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Pedestrian Safety Tips

Teach Kids the Basics from the Beginning

  • Talk to your kids about how to be safe while walking. It’s always best to walk on sidewalks or paths and cross at street corners, using traffic signals and crosswalks. Most injuries happen mid-block or someplace other than intersections. If there are no sidewalks, walk facing traffic as far to the left as possible. 
  • Teach kids at an early age to put down their devices and then look left, right and left again when crossing the street. 
  • Remind kids to make eye contact with drivers before crossing the street and to watch out for cars that are turning or backing up. Teach them to never run or dart out into the street or cross between parked cars.

Let Your Actions Speak as Loud as Your Words

  • Set a good example by putting devices down when you are driving or walking around cars. If we put our devices down, our kids are more likely to do the same. 
  • Children under 10 should cross the street with an adult. Every child is different, but developmentally, it can be hard for kids to judge speed and distance of cars until age 10.

Drive with Extra Care and Anticipation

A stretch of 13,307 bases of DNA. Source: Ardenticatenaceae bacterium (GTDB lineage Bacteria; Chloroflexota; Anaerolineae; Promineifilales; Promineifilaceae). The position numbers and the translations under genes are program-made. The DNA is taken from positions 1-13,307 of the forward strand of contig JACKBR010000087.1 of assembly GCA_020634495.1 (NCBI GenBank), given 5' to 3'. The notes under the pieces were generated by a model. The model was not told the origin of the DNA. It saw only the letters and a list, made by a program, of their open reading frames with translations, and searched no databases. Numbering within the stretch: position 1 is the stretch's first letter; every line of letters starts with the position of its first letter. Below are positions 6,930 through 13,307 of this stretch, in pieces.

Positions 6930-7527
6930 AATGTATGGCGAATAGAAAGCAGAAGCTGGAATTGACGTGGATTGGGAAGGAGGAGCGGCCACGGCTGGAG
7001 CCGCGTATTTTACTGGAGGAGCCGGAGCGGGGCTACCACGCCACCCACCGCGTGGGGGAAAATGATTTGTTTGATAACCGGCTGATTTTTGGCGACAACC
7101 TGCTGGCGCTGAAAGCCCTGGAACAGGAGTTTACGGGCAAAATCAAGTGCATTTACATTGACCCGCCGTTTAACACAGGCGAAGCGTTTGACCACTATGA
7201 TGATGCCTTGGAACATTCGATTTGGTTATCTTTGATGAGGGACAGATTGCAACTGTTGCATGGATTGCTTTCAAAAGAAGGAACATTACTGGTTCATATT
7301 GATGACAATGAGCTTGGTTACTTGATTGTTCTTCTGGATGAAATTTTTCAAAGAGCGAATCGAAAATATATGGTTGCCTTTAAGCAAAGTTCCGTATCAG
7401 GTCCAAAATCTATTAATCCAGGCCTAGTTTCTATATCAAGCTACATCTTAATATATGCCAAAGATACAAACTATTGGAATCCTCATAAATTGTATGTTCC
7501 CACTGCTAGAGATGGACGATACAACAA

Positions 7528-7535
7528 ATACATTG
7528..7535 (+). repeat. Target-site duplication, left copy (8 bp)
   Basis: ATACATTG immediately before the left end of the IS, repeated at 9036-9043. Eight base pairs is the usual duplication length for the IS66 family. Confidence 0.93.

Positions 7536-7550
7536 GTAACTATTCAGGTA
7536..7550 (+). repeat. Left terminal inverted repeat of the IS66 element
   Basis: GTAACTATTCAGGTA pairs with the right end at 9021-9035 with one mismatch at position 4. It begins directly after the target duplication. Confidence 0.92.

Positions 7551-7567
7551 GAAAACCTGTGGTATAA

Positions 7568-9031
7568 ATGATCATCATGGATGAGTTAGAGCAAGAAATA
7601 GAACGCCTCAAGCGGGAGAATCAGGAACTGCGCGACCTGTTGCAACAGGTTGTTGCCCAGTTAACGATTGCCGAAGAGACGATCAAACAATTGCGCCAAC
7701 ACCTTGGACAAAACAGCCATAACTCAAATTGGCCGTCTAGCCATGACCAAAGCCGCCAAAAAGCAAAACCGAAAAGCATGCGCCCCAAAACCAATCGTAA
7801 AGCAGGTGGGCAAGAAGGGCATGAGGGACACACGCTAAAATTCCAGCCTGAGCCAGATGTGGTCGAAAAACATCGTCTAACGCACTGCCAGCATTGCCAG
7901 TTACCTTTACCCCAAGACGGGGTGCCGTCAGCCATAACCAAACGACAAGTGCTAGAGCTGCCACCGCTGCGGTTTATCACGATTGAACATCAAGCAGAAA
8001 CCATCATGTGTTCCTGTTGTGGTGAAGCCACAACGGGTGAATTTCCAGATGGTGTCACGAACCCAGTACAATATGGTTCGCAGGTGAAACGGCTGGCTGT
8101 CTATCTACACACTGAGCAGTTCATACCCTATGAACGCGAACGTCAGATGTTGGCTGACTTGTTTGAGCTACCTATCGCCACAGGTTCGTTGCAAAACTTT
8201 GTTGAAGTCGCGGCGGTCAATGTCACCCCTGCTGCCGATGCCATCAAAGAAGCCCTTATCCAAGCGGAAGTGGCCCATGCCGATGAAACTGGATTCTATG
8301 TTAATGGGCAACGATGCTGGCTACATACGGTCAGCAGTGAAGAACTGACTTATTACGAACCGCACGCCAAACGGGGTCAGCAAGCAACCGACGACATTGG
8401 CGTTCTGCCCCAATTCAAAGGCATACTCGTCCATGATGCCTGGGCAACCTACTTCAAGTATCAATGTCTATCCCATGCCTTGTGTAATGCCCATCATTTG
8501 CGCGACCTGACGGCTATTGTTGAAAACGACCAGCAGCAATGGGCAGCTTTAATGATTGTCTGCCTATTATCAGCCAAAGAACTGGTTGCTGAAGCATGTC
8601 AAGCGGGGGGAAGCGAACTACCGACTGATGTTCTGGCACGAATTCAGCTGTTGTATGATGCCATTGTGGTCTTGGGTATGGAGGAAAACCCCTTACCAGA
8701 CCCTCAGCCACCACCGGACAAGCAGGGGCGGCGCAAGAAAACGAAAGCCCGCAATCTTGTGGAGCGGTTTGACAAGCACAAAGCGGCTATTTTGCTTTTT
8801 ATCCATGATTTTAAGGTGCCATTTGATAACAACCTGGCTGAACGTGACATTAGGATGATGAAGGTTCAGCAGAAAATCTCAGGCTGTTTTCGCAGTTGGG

• When driving, be especially alert in residential neighborhoods and school zones and be on the lookout for bikers, walkers or runners who may be distracted or may step into the street unexpectedly. 
  • Give pedestrians the right of way and look both ways when making a turn to help spot any bikers, walkers or runners who may not be immediately visible.
  • When driving, put cell phones and other distractions in the back seat or out of site until your final destination.
  • Enter and exit driveways and alleys slowly and carefully.
  • Take Action Against Distraction
  • Teach kids to look up and pay extra attention when using headphones, cell phones or electronic devices such as a tablet or game. Make it a rule to put these devices down when crossing the street. It is particularly important to reinforce the message with your teenagers.  
  • Be aware of others who may be distracted—and speak up when you see someone who is in danger.
  • If your kids need to use a cell phone, teach them to stop walking and find a safe area to talk. For headphones, pull them down or turn off the volume before crossing the street. 

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